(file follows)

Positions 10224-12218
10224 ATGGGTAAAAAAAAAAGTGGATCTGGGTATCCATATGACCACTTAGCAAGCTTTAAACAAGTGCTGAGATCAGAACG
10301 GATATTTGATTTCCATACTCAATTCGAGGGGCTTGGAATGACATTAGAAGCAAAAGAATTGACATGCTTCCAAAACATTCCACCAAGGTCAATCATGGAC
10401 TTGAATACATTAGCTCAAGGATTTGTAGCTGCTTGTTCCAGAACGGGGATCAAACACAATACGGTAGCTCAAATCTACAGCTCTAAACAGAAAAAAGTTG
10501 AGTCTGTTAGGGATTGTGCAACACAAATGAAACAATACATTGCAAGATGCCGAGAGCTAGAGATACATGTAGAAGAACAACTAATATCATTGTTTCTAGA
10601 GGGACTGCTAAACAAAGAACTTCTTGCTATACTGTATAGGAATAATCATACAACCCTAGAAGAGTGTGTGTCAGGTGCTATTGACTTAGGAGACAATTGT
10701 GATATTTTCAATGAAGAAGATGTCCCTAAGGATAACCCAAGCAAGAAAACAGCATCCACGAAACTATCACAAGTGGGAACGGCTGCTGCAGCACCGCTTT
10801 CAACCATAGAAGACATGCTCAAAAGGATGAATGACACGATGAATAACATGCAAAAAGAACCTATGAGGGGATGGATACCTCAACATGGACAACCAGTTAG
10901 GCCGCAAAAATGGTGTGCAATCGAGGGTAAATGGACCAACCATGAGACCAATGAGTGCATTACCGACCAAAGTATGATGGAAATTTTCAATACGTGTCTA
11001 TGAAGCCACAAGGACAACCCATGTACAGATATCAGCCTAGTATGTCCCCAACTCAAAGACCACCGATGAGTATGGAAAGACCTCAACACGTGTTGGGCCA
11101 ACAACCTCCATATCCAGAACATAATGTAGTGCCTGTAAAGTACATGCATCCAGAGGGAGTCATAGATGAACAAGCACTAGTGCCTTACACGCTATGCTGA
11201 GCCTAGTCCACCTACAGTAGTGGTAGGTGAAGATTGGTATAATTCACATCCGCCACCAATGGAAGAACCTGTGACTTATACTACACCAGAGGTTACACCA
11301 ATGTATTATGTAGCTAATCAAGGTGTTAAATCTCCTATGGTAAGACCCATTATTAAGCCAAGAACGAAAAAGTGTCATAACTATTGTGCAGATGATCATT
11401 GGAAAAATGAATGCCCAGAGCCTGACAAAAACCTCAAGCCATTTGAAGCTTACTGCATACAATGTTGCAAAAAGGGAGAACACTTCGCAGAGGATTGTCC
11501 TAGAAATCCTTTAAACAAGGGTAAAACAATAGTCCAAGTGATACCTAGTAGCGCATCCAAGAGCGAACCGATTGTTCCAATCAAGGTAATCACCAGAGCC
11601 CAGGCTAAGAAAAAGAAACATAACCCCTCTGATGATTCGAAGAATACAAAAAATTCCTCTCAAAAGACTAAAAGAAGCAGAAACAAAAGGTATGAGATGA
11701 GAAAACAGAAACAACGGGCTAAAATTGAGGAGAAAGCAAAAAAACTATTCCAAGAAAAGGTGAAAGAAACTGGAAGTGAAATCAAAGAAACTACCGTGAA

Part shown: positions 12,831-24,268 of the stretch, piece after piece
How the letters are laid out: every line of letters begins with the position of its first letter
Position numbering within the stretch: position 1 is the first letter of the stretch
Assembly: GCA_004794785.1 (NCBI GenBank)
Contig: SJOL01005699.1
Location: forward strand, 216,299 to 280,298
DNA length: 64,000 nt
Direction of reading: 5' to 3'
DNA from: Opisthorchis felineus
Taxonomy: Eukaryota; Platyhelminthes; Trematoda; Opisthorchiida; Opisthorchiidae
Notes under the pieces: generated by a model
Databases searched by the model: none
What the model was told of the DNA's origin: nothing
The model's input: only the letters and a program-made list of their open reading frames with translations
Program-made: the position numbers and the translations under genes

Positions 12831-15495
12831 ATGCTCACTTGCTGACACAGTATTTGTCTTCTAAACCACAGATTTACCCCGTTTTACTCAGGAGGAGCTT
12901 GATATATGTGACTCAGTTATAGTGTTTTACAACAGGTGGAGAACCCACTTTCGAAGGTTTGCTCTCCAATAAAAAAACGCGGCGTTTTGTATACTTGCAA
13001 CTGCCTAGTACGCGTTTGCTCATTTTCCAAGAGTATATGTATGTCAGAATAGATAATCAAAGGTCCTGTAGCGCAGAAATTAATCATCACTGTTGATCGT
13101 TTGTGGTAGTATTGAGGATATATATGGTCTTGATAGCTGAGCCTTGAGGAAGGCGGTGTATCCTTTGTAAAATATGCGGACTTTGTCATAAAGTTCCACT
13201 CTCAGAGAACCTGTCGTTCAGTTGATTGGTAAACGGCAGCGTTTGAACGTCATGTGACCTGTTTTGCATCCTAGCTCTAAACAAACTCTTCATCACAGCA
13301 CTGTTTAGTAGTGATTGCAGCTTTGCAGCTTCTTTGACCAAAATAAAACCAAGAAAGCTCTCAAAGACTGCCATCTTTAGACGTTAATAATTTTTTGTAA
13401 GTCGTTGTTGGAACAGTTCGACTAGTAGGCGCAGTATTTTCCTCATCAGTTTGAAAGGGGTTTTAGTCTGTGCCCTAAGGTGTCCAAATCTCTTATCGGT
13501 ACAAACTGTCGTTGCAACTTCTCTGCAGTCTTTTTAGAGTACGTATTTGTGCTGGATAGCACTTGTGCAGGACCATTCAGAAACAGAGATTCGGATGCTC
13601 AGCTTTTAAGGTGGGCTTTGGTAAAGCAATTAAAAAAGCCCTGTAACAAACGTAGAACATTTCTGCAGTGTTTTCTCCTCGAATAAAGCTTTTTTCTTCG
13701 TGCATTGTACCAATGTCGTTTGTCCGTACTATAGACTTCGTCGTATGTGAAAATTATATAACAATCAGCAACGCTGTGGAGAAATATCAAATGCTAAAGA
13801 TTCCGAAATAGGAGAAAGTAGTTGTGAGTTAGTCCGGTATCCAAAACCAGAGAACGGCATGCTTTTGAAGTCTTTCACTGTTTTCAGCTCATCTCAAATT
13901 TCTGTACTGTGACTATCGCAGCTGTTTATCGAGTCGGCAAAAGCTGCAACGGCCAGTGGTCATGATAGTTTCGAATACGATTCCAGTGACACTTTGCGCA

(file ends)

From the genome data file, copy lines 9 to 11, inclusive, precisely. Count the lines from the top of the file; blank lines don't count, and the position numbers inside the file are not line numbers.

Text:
10901 GCCGCAAAAATGGTGTGCAATCGAGGGTAAATGGACCAACCATGAGACCAATGAGTGCATTACCGACCAAAGTATGATGGAAATTTTCAATACGTGTCTA
11001 TGAAGCCACAAGGACAACCCATGTACAGATATCAGCCTAGTATGTCCCCAACTCAAAGACCACCGATGAGTATGGAAAGACCTCAACACGTGTTGGGCCA
11101 ACAACCTCCATATCCAGAACATAATGTAGTGCCTGTAAAGTACATGCATCCAGAGGGAGTCATAGATGAACAAGCACTAGTGCCTTACACGCTATGCTGA